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- GDP (PPP):
- $667.4 billion
- 3.1% growth
- 4.6% 5-year compound annual growth
- $13,847 per capita
- Inflation (CPI):
- FDI Inflow:
Colombia has maintained strong economic fundamentals, including macroeconomic stability and openness to global trade and finance. The relatively sound economic policy framework has contributed to economic expansion averaging over 4.5 percent annually over the past five years. Recent reforms have focused on regulatory improvements and fostering a stronger private sector. A founding member of the Pacific Alliance, Colombia has free trade agreements with the U.S. and many other nations.
More sustained growth in economic freedom will require deeper institutional reforms that include better protection of property rights and strengthening of the judicial system. Corruption remains a problem in many sectors of the economy.
A large, geographically and ethnically diverse country in the northwestern corner of South America, Colombia is Latin America’s oldest democracy. A costly five-decade guerilla insurgency, principally led by the leftist, narco-funded Revolutionary Armed Forces of Colombia (FARC), caused hundreds of thousands of casualties. President Juan Manuel Santos, reelected in 2014, made peace with the FARC his top priority and signed a cease-fire in June 2016. In an October 2016 referendum, however, skeptical voters narrowly rejected the controversial final peace treaty that would have mainstreamed demobilized FARC members, given them impunity for past crimes, and allowed them to run for political office.
Property rights are recognized and generally enforced. The justice system is compromised by corruption and extortion, although the Constitutional Court and the Supreme Court have shown independence from the executive in recent years. Drug trafficking and the violence and corruption that it engenders continue to erode institutions. Colombia was ranked 126th for corruption and 134th for security in the World Economic Forum’s 2016 Global Competitiveness Index.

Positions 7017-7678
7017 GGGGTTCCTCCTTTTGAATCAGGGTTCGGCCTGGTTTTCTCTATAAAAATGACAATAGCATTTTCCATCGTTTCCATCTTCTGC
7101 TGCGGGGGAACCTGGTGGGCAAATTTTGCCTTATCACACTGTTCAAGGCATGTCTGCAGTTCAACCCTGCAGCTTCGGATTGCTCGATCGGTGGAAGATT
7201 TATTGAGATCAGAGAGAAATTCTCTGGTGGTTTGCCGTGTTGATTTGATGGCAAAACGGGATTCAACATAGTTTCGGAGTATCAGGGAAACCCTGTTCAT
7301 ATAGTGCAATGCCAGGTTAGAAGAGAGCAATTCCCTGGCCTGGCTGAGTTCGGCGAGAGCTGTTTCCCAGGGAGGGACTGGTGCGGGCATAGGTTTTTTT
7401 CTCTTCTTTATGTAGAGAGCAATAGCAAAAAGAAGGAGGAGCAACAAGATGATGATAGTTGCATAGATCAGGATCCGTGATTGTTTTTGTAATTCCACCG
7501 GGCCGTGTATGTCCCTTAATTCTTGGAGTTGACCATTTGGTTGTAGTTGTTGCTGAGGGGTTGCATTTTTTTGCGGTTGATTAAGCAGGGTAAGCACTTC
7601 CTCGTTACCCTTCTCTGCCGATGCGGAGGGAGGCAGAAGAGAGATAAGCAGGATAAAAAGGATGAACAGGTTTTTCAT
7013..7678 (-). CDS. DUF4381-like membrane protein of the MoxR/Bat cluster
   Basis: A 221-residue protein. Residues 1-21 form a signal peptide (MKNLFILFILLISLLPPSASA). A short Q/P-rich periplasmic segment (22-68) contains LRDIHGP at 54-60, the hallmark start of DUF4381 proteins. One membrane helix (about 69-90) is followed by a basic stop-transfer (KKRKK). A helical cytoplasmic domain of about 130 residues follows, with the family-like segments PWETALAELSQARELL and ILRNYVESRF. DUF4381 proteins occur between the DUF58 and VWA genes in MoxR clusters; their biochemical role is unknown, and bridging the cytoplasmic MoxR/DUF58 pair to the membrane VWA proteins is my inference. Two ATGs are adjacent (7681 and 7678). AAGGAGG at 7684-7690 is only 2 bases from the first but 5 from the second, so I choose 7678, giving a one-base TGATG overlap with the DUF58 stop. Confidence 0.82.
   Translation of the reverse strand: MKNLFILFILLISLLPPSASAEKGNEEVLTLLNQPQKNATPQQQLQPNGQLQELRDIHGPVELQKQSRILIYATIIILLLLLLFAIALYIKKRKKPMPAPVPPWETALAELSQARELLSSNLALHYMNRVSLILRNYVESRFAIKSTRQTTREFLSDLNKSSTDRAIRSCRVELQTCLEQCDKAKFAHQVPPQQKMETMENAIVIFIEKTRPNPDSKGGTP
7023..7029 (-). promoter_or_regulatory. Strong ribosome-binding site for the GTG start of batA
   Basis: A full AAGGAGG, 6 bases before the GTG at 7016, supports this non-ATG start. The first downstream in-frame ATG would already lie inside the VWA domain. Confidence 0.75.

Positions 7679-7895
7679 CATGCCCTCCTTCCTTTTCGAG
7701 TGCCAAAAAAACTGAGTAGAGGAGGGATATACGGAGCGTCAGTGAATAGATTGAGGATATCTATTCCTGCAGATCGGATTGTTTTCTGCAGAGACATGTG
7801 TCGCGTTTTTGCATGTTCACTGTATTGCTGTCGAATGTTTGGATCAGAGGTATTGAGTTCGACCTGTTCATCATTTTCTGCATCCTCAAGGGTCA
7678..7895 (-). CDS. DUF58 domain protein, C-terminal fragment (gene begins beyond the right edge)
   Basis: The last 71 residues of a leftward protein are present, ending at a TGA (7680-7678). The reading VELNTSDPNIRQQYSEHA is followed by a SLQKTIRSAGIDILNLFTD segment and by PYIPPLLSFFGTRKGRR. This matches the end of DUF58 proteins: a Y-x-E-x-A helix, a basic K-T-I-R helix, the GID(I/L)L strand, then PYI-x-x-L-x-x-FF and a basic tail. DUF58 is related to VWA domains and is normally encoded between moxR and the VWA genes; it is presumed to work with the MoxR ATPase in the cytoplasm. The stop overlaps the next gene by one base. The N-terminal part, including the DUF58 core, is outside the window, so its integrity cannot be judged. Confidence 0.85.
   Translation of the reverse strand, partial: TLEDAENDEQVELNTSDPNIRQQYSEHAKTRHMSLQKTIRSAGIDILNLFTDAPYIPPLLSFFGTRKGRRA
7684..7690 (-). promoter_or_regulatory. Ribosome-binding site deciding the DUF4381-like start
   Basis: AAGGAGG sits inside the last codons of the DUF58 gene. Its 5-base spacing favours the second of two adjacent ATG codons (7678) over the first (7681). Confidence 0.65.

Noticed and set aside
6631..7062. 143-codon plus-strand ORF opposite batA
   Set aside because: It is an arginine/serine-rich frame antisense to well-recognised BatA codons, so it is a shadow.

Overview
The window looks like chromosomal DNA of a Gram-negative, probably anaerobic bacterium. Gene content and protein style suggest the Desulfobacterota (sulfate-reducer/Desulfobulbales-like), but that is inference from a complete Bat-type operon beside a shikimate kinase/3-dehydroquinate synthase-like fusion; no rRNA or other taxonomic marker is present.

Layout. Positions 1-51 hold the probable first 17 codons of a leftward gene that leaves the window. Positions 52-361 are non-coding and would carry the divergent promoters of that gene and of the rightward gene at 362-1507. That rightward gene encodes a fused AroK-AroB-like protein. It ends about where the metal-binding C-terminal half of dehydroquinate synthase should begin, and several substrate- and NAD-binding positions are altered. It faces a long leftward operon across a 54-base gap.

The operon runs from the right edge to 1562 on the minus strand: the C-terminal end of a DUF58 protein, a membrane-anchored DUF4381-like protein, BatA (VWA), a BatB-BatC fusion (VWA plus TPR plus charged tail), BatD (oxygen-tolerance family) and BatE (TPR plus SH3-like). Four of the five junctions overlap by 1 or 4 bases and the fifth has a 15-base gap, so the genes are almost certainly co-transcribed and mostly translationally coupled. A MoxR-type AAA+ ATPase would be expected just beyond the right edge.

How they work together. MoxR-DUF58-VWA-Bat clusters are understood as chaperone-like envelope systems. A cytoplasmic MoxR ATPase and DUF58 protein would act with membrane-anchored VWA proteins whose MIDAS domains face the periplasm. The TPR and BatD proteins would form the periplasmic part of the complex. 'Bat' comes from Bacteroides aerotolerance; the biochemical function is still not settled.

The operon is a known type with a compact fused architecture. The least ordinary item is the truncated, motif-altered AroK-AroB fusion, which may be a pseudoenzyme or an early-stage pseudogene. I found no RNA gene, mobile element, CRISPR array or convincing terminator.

The top individual income tax rate is 33 percent, and the top corporate tax rate is 25 percent. Other taxes include a value-added tax and a financial transactions tax. The overall tax burden equals 16.7 percent of total domestic income. Government spending has amounted to 29.3 percent of total output (GDP) over the past three years, and budget deficits have averaged 1.8 percent of GDP. Public debt is equivalent to 49.4 percent of GDP.
Simplified procedures for establishing and running a business have improved the efficiency of the overall business environment. The regulatory framework is generally conducive to private business activity and job growth, but reforms are needed to lower nonwage costs. A May 2016 IMF report reflects that Colombia has made progress in bringing its subsidies in line with “OECD best practices” except for increased spending on housing subsidies.
Trade is moderately important to Colombia’s economy; the value of exports and imports taken together equals 39 percent of GDP. The average applied tariff rate is 4.2 percent. Foreign and domestic investors are generally treated equally, but investment in some sectors of the economy is restricted. Domestic banks continue to dominate the banking sector, although the presence of foreign banks has increased.